Zachary Wayman, a freshman photography major from Provo, is enjoying his Zoom class from the comfort of his own home as opposed to attending in person. Maddie Corder says DSU should continue to offer the hy-flex teaching style going forward. Photo by Misha Mosiichuk.
With vaccination season in full swing, colleges across America are debating whether or not to have students in-person full time this fall. Dixie State University should follow corporate America’s lead and practice the new norm of blending in-person and virtual learning year-round.
Micheal Lacourse, provost and vice president of academic affairs, said, “Assuming we remain in low-moderate transmission level, our plan is to return to our traditional instruction format, which is predominantly in-person classes.”
Lacourse said DSU will keep Zoom as an option at professors’ discretion this fall; however, the option should always be available to students regardless.
It is time for professors to accept change and not lean on what they have been doing for decades, and to start providing the hy-flex learning experience permanently.
Hy-flex creates a safe environment for everyone and will allow the university to prepare students for a remote workplace.
According to CNN Business: “Several companies, particularly large tech firms, have announced support for workers moving to other cities and working remotely. Twitter announced earlier this year that it would give employees the option of working remotely forever, while Facebook CEO Mark Zuckerberg estimates 50% of his company’s workforce could be working remotely by 2030.”
The pandemic has launched a new online empire in the workplace. Zoom provides corporate America with the tools needed to eliminate in-person meetings, allow employees to work from home, and eliminate business trips. The education industry can use Zoom to its advantage to limit crammed in-person classes and have students learn efficiently from home.
When the pandemic sent college students home last spring, it was a huge adjustment. After a year of blended learning, students and professors have adapted to this innovative live-streamed way of learning. Classes are running smoother and there are fewer tech problems than there were in the fall. If a professor is still struggling with the new technology, DSU provides them with a Zoom student aid.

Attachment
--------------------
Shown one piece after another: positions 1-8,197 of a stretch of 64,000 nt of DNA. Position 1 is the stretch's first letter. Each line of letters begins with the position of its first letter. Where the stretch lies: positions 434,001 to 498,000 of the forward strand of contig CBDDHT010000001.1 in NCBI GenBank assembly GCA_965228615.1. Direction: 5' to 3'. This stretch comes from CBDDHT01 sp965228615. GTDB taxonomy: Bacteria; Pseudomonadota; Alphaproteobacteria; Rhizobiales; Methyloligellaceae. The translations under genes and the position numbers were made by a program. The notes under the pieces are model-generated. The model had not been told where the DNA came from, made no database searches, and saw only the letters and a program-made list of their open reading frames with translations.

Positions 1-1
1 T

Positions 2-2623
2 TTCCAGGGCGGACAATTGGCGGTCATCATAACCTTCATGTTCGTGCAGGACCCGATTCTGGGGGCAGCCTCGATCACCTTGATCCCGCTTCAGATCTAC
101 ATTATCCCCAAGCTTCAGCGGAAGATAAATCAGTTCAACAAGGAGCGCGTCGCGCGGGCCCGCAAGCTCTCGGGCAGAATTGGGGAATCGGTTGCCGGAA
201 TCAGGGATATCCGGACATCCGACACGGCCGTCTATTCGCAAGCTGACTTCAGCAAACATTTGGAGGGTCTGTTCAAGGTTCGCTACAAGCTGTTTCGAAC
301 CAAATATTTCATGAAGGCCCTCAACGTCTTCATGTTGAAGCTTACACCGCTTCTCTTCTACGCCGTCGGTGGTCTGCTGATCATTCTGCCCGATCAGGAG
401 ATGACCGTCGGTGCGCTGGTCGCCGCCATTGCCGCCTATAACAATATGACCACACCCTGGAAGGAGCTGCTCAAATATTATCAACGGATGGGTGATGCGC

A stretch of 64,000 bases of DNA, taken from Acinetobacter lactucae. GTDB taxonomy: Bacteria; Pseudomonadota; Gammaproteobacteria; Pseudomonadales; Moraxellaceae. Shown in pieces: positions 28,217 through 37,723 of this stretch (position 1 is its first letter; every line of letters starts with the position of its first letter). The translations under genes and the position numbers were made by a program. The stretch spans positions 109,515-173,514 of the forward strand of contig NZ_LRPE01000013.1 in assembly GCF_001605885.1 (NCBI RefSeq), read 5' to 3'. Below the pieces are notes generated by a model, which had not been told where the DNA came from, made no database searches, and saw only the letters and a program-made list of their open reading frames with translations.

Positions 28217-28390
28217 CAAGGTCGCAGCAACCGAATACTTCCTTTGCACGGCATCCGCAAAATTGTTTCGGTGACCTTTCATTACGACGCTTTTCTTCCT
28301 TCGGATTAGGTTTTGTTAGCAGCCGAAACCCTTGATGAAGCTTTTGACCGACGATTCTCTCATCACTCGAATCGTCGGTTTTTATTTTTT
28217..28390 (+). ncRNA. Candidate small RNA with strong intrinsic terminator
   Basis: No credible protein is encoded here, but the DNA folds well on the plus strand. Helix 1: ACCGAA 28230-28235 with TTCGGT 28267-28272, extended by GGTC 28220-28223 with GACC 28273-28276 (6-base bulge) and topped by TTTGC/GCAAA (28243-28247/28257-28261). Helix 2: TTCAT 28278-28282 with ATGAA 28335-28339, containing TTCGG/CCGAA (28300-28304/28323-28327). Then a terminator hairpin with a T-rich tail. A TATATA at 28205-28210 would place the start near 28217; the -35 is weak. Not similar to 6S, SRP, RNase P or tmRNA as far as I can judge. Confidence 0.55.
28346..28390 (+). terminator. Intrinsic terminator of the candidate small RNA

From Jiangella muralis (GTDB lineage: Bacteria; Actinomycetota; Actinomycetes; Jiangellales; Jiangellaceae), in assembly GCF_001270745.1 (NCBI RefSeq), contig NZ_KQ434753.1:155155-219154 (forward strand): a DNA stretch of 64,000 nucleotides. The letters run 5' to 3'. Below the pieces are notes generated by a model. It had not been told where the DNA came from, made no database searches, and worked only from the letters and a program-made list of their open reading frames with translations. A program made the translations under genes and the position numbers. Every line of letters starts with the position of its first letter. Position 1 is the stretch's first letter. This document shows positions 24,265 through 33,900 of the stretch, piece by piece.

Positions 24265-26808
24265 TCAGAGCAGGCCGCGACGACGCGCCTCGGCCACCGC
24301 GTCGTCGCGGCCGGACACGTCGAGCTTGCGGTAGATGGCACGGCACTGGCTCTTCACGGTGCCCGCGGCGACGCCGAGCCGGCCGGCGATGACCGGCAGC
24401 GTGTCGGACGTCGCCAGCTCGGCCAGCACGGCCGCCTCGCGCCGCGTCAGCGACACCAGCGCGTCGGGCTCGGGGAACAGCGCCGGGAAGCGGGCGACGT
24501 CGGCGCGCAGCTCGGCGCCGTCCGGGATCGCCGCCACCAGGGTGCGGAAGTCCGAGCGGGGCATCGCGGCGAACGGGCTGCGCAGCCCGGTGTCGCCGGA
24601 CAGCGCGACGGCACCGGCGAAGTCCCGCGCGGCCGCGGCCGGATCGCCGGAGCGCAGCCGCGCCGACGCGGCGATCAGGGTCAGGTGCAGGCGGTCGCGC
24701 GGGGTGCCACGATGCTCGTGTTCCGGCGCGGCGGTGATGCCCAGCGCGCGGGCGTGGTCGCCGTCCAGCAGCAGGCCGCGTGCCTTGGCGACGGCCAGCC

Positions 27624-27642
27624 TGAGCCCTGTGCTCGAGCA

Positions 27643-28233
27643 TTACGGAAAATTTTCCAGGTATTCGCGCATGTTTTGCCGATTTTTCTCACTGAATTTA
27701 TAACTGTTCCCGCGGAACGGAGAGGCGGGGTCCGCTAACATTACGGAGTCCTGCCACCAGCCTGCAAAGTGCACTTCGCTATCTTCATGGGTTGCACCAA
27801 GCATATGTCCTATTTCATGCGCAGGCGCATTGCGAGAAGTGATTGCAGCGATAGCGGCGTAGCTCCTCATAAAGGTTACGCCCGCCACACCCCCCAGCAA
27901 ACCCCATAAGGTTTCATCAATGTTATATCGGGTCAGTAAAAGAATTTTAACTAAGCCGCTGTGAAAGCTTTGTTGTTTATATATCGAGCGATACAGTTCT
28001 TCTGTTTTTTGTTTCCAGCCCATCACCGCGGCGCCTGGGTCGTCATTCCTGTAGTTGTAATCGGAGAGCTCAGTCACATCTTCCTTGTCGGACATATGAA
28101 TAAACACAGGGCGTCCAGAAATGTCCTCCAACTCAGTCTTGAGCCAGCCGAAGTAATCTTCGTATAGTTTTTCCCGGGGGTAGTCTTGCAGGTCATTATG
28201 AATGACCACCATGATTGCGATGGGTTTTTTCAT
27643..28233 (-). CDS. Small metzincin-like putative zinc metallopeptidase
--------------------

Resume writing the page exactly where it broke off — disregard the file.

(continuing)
The pandemic is not going away anytime soon, and some students are hesitant to return to normal. The DSU administration left professors to decide this spring if they wanted to eliminate the option of hybrid classes and teach entirely in-person unless a student doesn’t feel comfortable.
As a student, I was eager to jump back into in-person classes but found myself in an uneasy state sitting directly next to someone.
Most of DSU’s classes are on the small side, but my psychology classes are full of students with no social distancing measures implemented. I decided midway through the spring semester I wanted to participate in my bigger classes via Zoom.
The CDC recommends “at least 3 feet between students in classrooms and schools to provide clearer guidance when a greater distance (such as 6 feet) is recommended.”
Professors were asked to limit the number of in-person students in classrooms where it’s hard to social distance; however, two of my psychology professors have packed classes with 45 students sitting shoulder to shoulder for 50 minutes.
The pandemic is still so fresh; there shouldn’t be a hurry to rush back to in-person classes yet.
Despite students potentially all being vaccinated in the fall, the university should still allow students to choose their learning style. Students and professors still contract other illnesses, and Zoom learning can prevent students and professors from taking sick days and getting behind.
With the majority of the workforce at home and students online, there has been a decrease in illnesses like the flu.
William Schaffner, an infectious disease expert, stated in a Web MD article: “Nobody has seen a flu season this low, ever. And some of us have some gray hair.”
The pandemic has taken a toll on everyone and their mother. Zoom learning just makes it a little bit easier on the average university student. On Zoom, I can still take classes when I’m under the weather and not get behind, and I can prevent others from getting sick. DSU has the Zoom equipment already; why not use it?